Being a bookworm since childhood, I remember the insane food cravings Roald Dahl and Harry Potter books used to trigger. All those elaborate descriptions about beverages, sumptuous main dishes and teatime treats used to make my mouth water and belly grumble. Even today, I can’t help feel hungry whenever I come across delicious fictional foods and drinks while reading a book.
So if you’re someone like me – who loves to dream of enjoying acid pops from Honeydukes Sweetshop or noshing treats with Bilbo Baggins – you’re in luck because these delish recipes will make your bookish food fantasies spring to life:
Caraway Seed Cake (Jane Eyre)
In Charlotte Brontë’s magnum opus, little Jane is sent to a boarding school by her cruel aunt. At Lowood boarding school, Jane meets Miss Temple, a kind woman who soon becomes her mentor. “I meant to give each of you some of this to take with you,” says Miss Temple as she unwraps a flavorful seed cake that she brought for Jane and her best friend Helen Burns. This Caraway seed cake was ravenously eaten by the little girls. And if you wonder how it tasted, you can bake one yourself by whipping up this Quid Corner recipe.
Elven Lembas Bread (The Lord of the Rings)
From Beorne’s honey cakes and Balin’s spiced beef to Shire pudding and elven lembas bread, Tolkien’s descriptions of the sumptuous Hobbit feasts always made my mouth water. Luckily, I can now try lembas bread for real (and so can you) by following the simple recipe above. If you’re a LOTR fan, you might also want to try out other traditional Middle-Earth recipes like po-tay-to onion soup, honey cake, Frodo’s scones, corn casserole and Bilbo’s tea cake.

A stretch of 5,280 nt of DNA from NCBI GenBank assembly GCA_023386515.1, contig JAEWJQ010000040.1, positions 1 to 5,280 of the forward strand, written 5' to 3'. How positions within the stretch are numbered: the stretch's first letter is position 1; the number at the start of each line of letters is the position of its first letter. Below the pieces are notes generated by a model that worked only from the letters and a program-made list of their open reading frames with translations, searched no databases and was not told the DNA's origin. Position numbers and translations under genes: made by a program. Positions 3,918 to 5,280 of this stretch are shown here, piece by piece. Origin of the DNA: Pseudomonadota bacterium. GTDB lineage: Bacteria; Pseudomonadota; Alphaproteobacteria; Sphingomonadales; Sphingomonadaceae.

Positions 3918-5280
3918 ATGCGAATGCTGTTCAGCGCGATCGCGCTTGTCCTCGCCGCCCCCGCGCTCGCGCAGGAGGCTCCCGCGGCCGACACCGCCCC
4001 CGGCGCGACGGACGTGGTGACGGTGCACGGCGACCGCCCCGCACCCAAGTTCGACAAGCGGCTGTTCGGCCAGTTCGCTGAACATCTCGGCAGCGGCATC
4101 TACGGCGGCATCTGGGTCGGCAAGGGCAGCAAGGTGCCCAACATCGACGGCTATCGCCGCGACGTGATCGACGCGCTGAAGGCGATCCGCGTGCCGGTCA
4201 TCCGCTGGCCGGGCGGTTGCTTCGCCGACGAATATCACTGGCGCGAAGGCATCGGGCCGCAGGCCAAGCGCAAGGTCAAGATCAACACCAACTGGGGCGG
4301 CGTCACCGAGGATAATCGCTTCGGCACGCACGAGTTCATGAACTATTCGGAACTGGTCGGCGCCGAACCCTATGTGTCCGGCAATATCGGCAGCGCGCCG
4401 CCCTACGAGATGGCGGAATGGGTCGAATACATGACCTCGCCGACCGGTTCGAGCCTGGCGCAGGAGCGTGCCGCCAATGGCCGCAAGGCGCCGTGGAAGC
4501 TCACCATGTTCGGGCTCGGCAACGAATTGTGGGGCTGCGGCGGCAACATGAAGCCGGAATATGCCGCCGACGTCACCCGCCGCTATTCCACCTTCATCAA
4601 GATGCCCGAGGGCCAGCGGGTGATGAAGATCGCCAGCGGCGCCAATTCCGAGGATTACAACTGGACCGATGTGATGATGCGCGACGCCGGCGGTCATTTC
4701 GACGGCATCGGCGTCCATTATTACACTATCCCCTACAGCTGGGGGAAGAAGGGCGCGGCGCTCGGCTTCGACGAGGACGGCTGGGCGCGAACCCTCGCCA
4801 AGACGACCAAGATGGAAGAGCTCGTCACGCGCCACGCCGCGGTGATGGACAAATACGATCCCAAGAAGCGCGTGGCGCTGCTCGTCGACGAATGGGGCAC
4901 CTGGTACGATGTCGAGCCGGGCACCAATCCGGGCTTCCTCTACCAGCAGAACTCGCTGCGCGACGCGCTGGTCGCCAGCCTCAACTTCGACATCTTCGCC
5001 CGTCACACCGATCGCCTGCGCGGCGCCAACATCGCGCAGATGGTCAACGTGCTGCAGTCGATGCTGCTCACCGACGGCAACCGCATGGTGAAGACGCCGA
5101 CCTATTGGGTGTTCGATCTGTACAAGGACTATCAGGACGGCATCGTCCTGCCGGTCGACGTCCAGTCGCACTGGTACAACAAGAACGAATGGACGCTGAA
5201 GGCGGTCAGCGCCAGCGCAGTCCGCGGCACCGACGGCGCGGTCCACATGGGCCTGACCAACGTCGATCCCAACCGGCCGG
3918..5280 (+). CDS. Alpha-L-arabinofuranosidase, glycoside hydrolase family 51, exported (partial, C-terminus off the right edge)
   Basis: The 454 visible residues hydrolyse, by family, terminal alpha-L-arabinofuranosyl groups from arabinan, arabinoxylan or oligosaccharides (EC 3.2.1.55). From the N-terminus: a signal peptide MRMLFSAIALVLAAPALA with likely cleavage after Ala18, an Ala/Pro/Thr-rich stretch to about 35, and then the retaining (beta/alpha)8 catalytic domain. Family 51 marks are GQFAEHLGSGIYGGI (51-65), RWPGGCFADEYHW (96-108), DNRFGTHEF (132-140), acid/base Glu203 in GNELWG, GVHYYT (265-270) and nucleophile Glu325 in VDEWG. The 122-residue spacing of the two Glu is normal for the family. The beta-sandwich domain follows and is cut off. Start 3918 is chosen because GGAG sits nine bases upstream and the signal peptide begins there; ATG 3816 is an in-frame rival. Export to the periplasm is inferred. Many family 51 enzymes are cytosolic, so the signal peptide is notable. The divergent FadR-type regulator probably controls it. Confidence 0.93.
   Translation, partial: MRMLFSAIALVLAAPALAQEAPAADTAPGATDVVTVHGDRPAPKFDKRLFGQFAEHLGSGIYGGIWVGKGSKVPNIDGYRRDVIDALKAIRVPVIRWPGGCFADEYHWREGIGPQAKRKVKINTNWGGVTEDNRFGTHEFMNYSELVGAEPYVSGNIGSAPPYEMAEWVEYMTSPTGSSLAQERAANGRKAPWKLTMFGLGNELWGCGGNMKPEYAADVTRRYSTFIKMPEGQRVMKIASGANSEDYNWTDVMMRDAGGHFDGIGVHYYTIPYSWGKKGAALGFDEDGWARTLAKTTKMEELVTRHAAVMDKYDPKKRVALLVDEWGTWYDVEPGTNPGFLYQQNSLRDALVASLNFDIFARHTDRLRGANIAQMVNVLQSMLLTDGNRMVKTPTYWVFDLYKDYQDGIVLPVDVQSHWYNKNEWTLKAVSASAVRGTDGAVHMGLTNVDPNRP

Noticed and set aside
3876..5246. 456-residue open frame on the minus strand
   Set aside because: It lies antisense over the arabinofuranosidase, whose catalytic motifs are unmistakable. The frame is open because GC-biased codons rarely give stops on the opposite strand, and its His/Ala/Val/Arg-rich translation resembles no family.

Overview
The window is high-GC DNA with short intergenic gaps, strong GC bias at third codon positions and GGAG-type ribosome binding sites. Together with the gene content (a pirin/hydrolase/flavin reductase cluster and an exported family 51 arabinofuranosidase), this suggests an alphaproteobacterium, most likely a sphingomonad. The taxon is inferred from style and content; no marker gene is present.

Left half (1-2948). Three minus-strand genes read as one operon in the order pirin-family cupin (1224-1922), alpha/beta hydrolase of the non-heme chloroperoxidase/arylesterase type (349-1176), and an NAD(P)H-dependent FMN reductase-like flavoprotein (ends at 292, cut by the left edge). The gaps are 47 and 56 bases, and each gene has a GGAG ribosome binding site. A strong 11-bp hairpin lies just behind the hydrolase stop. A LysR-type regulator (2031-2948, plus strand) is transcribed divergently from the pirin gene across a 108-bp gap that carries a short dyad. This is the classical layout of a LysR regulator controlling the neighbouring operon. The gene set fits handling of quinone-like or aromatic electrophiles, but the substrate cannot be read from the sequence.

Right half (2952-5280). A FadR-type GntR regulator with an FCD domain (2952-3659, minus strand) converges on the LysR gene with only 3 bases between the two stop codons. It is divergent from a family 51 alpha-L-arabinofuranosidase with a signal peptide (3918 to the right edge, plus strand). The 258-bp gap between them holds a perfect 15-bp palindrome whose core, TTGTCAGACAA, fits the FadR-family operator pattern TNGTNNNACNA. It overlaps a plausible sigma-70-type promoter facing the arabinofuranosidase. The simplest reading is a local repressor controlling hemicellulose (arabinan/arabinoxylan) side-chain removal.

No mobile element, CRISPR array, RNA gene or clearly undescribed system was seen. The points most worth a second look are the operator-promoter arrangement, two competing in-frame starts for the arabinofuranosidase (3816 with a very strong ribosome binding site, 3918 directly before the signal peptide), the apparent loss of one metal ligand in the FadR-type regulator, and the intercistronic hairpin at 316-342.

Clam Chowder (Moby-Dick)
In the opening chapters of Moby Dick, Ishmael is seen enjoying a clam and cod chowder feast at the Try Pots Inn, before setting sail aboard the Peaquoad. Herman Melville practically shares the entire recipe in the novel. He writes, “it was made of small juicy clams, scarcely bigger than hazel nuts, mixed with pounded ship biscuit, and salted pork cut up into little flakes; the whole enriched with butter, and plentifully seasoned with pepper and salt.” Described
by Ishmael as “surpassingly excellent”, this steaming bowl of goodness is perfect for a cold weeknight. Speaking of cozy eats, I also like this Hunger Games-inspired Katniss’ Groosling Soup recipe.
Butterbeer (Harry Potter)
Admit it, all those elaborate details about the fanciful wizardly edibles always left you a little peckish. While you might not be able to hit up Three Broomsticks for a bottle of butterbeer IRL, you can surely enjoy the cold beverage at home by trying out this recipe. Looking for some more Harry Potter-themed treats for your HP bingeathon or Hogwarts soirée? Check out these amazing recipes for acid pops, firewhisky, Cornish pasty, treacle tart, Hagrid’s rock cakes and Aunt Petunia’s delectable Violet Pudding.
Frobscottle (The BFG)
This “sweet and jumbly” drink was the only thing that the giants drank in The BFG . In the book, Dahl describes Frobscottle as ”a pale green liquid, with the bubbles traveling to the bottom of the glass.” “It tastes of vanilla and cream, with just the faintest trace of raspberries on the edge of the flavour.” So, quench your thirst BFG-style this summer, by sipping this refreshingly sweet drink. Meanwhile, if you’d like to try some more Roald Dahl-inspired fare, check out these recipes for The Witches’ green pea soup, Mud burgers and Willy Wonka’s Nutty Crunch Surprise.